Calcutta, Jan. 29: The custodians and just about everybody else had surrendered but the law did not.
Under assault from every government arm that was meant to protect it, the Maidan today found a new defender in Calcutta High Court.
A division bench barred the Book Fair from the green sprawl, upholding the rule of law in the face of the state government’s intrigues and handing a group of concerned citizens victory in their fight to save the city’s lungs.
Two days before Book Fair 2007 was to start, acting Chief Justice Bhaskar Bhattacharya and Justice K.K. Prasad ruled that holding it on the Maidan would violate the country’s environment laws.
Fair organiser Publishers and Booksellers Guild is now banished from the ground. But before it leaves, the guild — stopped midway in its preparations by the court on January 25 — must restore the Maidan to its original condition and hand it over to the army within seven days.
Guild members, left stunned by the court order, can move the Supreme Court, whose registry is closed tomorrow for Muharram.
There’s a chance, however, that with the fair scheduled to start on Wednesday, the apex court may consider it an emergency and fix a hearing at a judge’s residence. But huddled at their Amherst Street office this evening, guild members didn’t sound too optimistic.
“It’s evident the Book Fair will not start the day after tomorrow. We’ll try our best to hold this year’s Book Fair, but we cannot comment on the date and the venue at this moment,” said guild general secretary Tridib Chatterjee.
Book lovers, however, may not have been denied had the state government made use of the past one year to start building an alternative venue.
But the state chose to go back on its promise to the court last year that the 2006 fair would be the “last one” on the Maidan. Instead, it banked on bluster and string-pulling in Delhi to make the army, the greens’ custodian, swallow its objections.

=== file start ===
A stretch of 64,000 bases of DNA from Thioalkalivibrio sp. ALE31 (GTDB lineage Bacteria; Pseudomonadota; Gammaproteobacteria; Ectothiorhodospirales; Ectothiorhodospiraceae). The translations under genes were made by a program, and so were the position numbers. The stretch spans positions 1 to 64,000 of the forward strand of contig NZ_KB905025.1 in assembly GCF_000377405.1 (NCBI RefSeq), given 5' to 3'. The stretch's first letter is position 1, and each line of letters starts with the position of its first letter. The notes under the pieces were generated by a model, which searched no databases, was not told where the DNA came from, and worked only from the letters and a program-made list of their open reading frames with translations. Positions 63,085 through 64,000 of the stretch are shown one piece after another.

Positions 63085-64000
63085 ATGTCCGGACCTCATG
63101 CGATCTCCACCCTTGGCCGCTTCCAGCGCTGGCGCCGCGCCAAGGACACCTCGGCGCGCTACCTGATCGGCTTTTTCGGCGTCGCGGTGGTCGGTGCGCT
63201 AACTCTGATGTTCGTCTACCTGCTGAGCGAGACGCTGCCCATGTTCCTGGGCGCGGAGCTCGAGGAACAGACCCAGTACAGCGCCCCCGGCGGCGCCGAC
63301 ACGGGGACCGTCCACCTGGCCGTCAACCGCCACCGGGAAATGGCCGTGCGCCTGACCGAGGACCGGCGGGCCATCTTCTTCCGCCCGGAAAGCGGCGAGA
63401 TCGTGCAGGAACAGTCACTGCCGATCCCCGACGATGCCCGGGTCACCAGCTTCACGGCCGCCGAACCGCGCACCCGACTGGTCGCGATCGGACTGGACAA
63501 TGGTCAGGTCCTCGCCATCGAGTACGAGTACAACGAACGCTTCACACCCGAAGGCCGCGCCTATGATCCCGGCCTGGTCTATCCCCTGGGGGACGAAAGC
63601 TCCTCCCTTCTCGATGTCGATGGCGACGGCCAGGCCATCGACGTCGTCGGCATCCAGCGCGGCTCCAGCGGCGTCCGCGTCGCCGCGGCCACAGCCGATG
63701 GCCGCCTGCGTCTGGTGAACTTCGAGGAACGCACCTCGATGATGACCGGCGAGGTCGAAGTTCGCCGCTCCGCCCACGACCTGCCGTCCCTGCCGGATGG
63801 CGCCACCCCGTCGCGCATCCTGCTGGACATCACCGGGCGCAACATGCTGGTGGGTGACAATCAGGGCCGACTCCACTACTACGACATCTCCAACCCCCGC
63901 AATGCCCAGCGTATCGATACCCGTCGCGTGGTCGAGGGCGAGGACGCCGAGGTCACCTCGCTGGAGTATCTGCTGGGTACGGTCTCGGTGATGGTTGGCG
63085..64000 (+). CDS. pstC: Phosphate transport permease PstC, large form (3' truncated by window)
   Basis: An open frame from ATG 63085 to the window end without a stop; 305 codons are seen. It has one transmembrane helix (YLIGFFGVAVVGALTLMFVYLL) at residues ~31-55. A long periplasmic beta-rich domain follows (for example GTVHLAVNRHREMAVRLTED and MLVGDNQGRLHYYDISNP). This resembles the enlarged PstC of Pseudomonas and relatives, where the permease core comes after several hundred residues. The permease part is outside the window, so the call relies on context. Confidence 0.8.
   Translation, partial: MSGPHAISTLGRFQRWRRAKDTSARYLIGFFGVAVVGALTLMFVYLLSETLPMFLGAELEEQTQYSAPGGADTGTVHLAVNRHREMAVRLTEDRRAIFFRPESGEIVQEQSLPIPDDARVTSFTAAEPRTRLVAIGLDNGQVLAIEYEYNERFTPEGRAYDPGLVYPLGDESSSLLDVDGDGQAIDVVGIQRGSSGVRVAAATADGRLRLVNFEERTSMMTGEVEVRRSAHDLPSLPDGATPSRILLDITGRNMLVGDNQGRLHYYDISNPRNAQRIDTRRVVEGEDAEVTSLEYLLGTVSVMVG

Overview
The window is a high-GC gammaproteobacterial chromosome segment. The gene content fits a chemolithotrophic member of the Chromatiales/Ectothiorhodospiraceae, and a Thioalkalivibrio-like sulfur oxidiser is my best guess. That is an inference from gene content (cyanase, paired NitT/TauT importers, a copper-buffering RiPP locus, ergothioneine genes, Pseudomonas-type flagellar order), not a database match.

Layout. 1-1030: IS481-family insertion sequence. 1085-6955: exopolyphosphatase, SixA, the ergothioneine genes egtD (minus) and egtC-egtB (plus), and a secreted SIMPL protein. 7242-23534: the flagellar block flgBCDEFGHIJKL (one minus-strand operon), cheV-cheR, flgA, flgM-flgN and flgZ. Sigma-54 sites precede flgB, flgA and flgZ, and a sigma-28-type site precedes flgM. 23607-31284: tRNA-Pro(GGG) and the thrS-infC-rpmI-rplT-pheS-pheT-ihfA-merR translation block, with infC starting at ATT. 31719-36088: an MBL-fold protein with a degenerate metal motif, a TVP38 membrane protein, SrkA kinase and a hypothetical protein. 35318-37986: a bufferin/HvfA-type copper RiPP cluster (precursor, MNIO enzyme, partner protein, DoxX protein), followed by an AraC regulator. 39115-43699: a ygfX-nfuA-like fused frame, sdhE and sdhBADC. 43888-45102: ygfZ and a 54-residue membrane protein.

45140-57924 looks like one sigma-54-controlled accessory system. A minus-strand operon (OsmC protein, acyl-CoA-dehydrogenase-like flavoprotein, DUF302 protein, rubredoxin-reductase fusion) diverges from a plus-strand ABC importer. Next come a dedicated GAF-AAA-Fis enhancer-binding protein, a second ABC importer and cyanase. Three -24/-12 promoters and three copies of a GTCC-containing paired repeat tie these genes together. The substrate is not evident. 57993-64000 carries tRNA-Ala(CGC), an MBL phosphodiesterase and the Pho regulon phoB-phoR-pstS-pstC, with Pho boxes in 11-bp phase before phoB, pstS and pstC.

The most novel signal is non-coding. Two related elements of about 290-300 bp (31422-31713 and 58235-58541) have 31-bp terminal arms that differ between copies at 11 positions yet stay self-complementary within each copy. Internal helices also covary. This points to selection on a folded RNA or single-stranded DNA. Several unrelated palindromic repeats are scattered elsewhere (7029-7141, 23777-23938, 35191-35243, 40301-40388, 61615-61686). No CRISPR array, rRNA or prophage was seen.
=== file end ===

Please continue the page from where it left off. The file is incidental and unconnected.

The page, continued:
Chief minister Buddhadeb Bhattacharjee, a staunch advocate of the Book Fair-on-the-Maidan line, was down with viral fever today and unavailable for comment.
With Bhattacharjee having thrown his weight behind the guild — a profit-making body — the police, civic body, fire services, pollution control board and public works department had fallen over each other to fast-track permission for the 12-day event.
“The state government agencies had given reckless permissions in hot haste… flouting general norms (and) environmental rules,” the court said. It added that the army decision, prompted by a defence ministry nod, too, went against the law.
As the judges heard Sabyasachi Roy Choudhury’s PIL, they came down heavily on the PCB. “(It knew) fully well that hundreds of people might suffer from various ailments due to rise in RPM (respirable particulate matter) levels in the air,” the court said.
The rise in RPM — the fine dust that is inhaled and damages the lungs — during Maidan Book Fairs has been an issue since 2001. A PCB study that year found a dangerously high count, 1,136 micrograms per cubic metre, at the fair venue. Anything above 100 is a threat to public health.
“The PCB had directed the guild to sprinkle water on the ground to bring down the RPM level. Next year, the RPM level came down to 372,” mayor and PCB counsel Bikash Ranjan Bhattacharyya pleaded.
But he had to admit that the board did not monitor air pollution on the Maidan during later Book Fairs.